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Menstrual Cycle and Ovulation
on Sep 22, 2012
by Lucy Eades
Your menstrual cycle and ovulation are inextricably linked. Find out how both work and how knowing all about how the work can help you get pregnant quicker.
If you are trying to get pregnant, chances are that you know that ovulation is one of the most important things involved in the process. You probably already know that menstruation and ovulation are both connected and are both intertwined in the process of conception. What we are going to do in this article is try to explain a little more and help you to understand a little more about how the two processes are connected. Claim Your 20 Free Pregnancy Tests – Click Here
First of all, it might help to know a little bit more about what ovulation is exactly. Ovulation is defined as when the egg is ejected from the ovary. Ovulation occurs only once each menstrual cycle, roughly halfway within your cycle. You have to ovulate in order to get pregnant. Your menstrual cycle and your menstrual period are also two very different things.
Your menstrual period is the time that you are actually bleeding. Your menstrual cycle, on the other hand, is the entire cycle, from the time you start bleeding, until your next menstrual period starts. The day that you start bleeding is not only day 1 of your menstrual period, but also day 1 of your menstrual cycle as well.
After your menstrual cycle begins, around day 14, that is when ovulation will occur. Around day 14, ovulation occurs, and then, 14 days later, your next period starts. This is where the estimate of a 28 day cycle comes in. Bleeding… Fourteen days later, ovulation… Fourteen days later, bleeding again. See? Pretty simple really. You ovulate in between your periods, once per month.
Your ovulation cycle is divided into two parts: Follicular Phase and Luteal Phase. Follicular phase is known as days 1 through 13, starting with the first day of your period up until the day of ovulation (Day 14). During the follicular phase, the egg grows and matures and prepares to be released. Around day 14, the body experiences a surge of a hormone known as the luteinizing hormone (you might have heard this referred to as LH), and the egg is released from the ovary. This then starts the luteal phase. The luteal phase is from the time the egg is released to the time you begin your period again. The luteal phase usually only lasts 12-16 days, and will be determined by the day of ovulation.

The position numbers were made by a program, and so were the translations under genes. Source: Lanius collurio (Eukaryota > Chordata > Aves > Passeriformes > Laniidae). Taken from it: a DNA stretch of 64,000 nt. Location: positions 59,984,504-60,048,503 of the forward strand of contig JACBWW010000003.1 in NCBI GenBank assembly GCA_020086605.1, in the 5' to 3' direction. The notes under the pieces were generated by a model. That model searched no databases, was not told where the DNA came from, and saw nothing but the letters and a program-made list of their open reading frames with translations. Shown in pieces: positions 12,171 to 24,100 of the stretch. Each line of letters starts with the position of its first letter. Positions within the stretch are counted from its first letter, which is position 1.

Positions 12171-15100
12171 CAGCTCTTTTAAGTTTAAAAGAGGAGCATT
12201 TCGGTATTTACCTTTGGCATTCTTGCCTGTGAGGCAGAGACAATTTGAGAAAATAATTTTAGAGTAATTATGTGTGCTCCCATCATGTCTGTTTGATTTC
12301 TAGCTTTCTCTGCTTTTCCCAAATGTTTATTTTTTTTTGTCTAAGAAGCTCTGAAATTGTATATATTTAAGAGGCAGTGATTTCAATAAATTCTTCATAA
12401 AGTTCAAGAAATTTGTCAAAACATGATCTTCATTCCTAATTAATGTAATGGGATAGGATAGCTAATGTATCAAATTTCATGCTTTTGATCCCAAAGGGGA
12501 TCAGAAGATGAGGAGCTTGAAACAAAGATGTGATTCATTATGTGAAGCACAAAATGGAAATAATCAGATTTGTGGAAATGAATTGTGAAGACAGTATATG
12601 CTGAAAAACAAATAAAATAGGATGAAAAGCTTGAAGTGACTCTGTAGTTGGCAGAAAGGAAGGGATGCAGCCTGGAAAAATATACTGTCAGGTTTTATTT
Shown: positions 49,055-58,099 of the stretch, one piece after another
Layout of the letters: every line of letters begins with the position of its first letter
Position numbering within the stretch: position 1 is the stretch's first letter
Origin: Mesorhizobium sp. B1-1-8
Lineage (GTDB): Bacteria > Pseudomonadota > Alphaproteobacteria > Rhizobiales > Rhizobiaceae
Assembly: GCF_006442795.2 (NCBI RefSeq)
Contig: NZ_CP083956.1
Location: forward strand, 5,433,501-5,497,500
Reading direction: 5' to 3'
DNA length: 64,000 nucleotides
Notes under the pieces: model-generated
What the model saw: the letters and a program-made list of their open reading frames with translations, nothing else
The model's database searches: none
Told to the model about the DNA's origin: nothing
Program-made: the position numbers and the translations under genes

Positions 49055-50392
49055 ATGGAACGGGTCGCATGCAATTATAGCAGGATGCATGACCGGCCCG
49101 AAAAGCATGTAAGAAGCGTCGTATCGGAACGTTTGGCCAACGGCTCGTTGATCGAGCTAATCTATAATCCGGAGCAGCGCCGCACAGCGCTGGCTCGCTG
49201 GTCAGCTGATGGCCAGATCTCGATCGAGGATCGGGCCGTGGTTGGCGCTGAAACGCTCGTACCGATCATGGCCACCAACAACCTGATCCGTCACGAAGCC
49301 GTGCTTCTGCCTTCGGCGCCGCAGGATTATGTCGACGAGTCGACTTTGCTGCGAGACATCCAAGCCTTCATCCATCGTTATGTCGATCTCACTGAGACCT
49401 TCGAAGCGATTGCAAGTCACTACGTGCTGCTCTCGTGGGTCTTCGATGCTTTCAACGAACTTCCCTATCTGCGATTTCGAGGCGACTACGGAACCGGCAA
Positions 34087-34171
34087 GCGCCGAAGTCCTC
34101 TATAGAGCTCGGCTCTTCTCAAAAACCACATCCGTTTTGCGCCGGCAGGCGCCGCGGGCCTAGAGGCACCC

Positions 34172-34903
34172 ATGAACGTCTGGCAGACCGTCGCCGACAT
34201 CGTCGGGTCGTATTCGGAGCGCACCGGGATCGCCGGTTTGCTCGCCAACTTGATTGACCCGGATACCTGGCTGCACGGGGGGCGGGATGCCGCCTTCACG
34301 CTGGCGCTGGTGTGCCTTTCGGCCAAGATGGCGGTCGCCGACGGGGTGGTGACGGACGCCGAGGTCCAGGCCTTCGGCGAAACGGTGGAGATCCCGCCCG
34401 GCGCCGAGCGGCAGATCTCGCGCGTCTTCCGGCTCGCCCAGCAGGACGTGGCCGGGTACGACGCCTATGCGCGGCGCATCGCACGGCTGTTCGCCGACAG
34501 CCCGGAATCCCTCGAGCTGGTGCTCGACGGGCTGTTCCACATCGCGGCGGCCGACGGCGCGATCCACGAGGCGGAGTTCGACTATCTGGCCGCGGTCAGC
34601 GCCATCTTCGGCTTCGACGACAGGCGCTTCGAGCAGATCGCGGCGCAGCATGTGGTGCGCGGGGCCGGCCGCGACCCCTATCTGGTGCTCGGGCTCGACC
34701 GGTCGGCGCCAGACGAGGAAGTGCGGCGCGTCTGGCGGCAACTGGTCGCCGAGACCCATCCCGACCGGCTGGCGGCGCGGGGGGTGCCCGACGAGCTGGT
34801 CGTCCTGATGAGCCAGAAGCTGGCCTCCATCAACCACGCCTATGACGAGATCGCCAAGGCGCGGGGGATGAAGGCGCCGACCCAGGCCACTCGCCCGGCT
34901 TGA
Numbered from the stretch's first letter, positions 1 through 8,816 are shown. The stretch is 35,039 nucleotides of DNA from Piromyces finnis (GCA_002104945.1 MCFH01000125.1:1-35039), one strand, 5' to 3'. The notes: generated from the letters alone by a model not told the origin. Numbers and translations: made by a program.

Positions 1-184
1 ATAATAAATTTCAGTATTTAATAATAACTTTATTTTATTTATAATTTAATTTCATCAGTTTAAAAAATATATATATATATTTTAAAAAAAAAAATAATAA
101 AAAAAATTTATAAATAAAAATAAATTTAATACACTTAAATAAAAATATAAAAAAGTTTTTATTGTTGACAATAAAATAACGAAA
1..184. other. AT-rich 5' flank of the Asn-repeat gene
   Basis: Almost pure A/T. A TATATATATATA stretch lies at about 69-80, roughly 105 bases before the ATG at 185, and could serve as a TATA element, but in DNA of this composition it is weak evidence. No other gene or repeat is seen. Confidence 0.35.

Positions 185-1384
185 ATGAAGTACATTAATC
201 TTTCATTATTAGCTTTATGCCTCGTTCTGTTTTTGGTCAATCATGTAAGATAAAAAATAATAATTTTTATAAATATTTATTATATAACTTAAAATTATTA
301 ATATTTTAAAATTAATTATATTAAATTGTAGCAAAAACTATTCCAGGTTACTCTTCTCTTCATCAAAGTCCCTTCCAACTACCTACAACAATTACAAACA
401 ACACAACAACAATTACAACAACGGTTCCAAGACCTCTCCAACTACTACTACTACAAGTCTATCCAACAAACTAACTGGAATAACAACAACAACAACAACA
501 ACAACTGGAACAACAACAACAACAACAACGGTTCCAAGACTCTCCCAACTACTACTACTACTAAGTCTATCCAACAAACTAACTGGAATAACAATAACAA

The egg only lives for around 12-24 hours after being released from the ovary, and this is when you can get pregnant. You are the most fertile from the day you ovulate, and a few days prior. Your body only releases one egg usually, but sometimes it can release two. (or more!) This is when people get pregnant with twins or multiples. Ovulation and your menstrual cycle is affected by a ton of factors, including stress, illness, exercise, or a major change in your day to day life. You should be aware that your period can still happen even if you are not ovulating. On the flip side, you can also ovulate even if you don’t have your period. They are connected, but they do not depend on each other. Hopefully now you have learned a little more about how menstruation and ovulation are connected!
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Lucy is a mother of three, who’s passionate about all things AP parenting. When she’s not busy giving tips on keeping babies healthy & happy, you can find her blogging on her popular YouTube channel